Time to Ask!

By on January 18, 2015
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By Nancie Carmichael –

“I cried out to God with my voice…And He gave ear to me.” Ps. 77:1

We can get pretty complicated about prayer. After all, the thought of communicating with the Almighty, Creator of heaven and earth can be an intimidating concept. But Jesus says we are to become as children to enter the Kingdom: Simple, honest, and direct, praying from who and what we are. C. S. Lewis wrote, “We must lay before Him what is in us, not what ought to be in us.” 

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I’m still glowing from the wonderful time spent with our family during the holidays. I noticed that my little grand-people have not needed a seminar to learn  how to get their needs met—they just ask. One morning eight year old Jackson asked my husband to make Star Wars pancakes.  Papa was delighted to honor that  request. The pancakes were amazing, and I could have put them on Pinterest if they hadn’t been devoured so quickly.

I’m reminded that we too are God’s children, and He tells us to Ask. Seek. Knock.[1] And to keep on asking, seeking, knocking. And while prayer can seem mysterious and complex, as we head into 2014 I’m thinking in fresh ways about what it means to ask. I realize that it’s easier for me to ask for my children and for others than is it to ask for myself. Why is that? It may be that I am not sure what to ask.

I know He wants to hear from me, because what parent doesn’t want to hear from his or her child?  We delight in them. When adorable three year old Hudson talks to me, I don’t say, “Can you articulate your sentences better?” No! I just love to hear from him and do my best to respond to what he is saying. When I get homesick for our grandbabies, I’ll play their messages on my answering machine. I’ve saved Hogan’s message, “Nana and Papa, I lost my first tooth!”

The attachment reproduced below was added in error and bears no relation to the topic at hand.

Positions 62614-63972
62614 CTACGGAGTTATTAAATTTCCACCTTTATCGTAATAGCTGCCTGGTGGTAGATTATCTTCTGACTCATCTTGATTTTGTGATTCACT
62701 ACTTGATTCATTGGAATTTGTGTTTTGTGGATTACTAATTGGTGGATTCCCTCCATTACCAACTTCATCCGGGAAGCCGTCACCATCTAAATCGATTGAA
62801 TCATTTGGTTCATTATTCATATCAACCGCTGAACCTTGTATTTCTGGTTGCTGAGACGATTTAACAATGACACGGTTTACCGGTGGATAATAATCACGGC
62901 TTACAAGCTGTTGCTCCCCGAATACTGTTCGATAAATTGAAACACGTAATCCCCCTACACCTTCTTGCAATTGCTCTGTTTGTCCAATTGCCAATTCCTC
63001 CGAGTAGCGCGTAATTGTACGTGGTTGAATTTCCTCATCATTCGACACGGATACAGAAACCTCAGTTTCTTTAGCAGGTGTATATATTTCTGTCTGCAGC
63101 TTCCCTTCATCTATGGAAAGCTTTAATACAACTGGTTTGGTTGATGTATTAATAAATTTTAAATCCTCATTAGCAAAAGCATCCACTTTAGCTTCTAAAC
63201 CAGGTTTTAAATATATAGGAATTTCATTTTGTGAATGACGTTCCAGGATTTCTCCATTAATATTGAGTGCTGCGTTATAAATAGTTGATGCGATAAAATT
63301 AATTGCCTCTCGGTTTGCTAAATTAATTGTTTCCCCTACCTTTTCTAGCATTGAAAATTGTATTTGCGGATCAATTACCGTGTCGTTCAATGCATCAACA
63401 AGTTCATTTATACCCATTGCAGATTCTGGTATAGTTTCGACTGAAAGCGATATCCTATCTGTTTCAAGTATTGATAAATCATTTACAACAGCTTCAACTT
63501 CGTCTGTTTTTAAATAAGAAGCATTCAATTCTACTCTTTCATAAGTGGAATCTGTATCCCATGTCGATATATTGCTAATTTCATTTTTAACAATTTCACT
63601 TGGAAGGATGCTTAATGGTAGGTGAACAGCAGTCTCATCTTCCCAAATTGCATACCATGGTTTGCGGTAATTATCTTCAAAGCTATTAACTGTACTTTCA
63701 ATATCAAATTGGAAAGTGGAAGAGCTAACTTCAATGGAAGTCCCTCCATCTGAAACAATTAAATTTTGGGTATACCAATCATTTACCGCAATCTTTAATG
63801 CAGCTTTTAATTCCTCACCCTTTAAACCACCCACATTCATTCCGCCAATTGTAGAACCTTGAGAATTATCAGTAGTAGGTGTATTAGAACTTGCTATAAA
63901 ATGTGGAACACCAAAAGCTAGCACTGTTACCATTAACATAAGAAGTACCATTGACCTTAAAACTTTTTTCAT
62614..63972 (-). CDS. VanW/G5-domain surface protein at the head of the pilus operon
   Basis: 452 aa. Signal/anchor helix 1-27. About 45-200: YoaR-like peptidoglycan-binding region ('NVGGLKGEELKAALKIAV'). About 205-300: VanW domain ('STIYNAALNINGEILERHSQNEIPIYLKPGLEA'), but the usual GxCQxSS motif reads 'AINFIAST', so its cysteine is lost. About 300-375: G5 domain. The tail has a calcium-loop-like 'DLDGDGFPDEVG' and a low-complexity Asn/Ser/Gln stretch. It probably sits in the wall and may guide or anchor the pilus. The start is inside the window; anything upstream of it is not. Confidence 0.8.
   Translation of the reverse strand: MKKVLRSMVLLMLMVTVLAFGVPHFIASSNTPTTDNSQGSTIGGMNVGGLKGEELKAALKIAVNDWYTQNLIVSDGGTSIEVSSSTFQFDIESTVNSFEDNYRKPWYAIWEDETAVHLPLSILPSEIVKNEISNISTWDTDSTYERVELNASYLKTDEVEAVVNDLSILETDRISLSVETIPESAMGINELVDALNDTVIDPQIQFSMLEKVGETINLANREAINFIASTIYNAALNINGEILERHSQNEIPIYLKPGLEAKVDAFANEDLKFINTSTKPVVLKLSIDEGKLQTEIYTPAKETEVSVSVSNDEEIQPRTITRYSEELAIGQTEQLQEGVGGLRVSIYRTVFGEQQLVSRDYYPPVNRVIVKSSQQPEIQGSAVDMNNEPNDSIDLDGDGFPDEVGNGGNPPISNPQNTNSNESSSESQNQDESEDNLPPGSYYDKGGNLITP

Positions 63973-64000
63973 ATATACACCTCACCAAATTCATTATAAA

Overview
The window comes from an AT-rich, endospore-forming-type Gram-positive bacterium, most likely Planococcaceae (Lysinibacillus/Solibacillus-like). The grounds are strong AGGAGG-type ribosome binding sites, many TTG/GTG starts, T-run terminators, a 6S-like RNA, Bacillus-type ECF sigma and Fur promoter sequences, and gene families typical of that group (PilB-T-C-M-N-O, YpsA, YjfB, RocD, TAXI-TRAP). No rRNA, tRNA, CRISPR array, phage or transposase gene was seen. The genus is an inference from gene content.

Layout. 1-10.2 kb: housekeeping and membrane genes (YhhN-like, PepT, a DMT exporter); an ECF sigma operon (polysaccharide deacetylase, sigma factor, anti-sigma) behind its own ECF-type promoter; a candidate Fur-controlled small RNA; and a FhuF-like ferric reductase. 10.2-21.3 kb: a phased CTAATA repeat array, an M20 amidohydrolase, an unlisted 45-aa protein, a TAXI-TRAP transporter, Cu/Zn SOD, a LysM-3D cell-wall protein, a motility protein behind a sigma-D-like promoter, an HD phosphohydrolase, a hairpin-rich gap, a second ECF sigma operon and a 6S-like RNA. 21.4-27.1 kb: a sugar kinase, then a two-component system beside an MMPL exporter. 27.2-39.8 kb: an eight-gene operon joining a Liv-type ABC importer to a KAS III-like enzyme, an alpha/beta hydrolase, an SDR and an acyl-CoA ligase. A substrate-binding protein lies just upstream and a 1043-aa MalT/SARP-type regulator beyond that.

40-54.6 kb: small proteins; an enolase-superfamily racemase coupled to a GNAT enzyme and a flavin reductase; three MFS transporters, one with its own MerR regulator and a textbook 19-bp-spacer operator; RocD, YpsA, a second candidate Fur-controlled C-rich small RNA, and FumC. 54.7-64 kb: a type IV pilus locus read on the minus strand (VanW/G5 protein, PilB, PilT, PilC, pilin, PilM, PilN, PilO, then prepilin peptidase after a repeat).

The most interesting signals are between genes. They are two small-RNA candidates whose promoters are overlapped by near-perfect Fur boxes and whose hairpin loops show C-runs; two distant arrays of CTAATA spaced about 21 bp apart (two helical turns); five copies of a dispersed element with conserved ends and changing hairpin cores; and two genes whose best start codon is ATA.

Where do we start?

  • Be honest. Ask Him in right where you are. When we let Him in to our most vulnerable places—where we’re most afraid, our deepest anxieties, it is there that He becomes real to us. “You are awesome in this place, mighty God…”[2]
  • Come. Simply come into His presence. Jesus said: “Come unto me, all you that are weary and heavy-laden, and I will give you rest.” Matt. 11:28  We come, just as we are. Come with our needs, our wants, our worries.
  • Come with praise. Praise is powerful, because it engages our faith; and God inhabits the praises of His people. The psalmist said, “Enter into His gates with thanksgiving, and into His courts with praise.”[3] Paul urged, “Be anxious for nothing, but in everything by prayer and supplication with thanksgiving let your requests be made known to God.”[4]
  • Be Still. Ps. 46: 10 “Be still, and know…” Do you find it hard to be still? I do. It is difficult to be still today. Many things call to us. Technology intrudes. My husband and I live in a tiny mountain community, perhaps the quietest place on earth, except when the coyotes howl at midnight. Yesterday I sat in the living room, determined to be still and hear from God.  I had my Bible and journal open, and all I could hear was the muffled sound of the fire in the wood stove. It was quiet.  But oh! the noise inside of me! The old clamoring questions: “What shall I do with my life?” “How can I make a difference in the world? “How can I earn money at my age and place in life?” “How can I get my new book finished and published?’  Ad infinitum! How can I hear God with that clamor going on? As I sat and quietly listened, I realized that the noise inside of me was fear-based, and needed to be stilled.  Perhaps you’re like me: It’s security we want. It’s answers we want! As a parent would say to a sobbing child. “Hush. Take a deep breath. Everything is going to be all right. What do you want me to do for you?” I have come to believe that it is out of the “knowing,” and being still, that we understand what to Ask. Too often I rush into God’s presence, grocery list in hand without waiting and getting to the heart of what I really am to ask.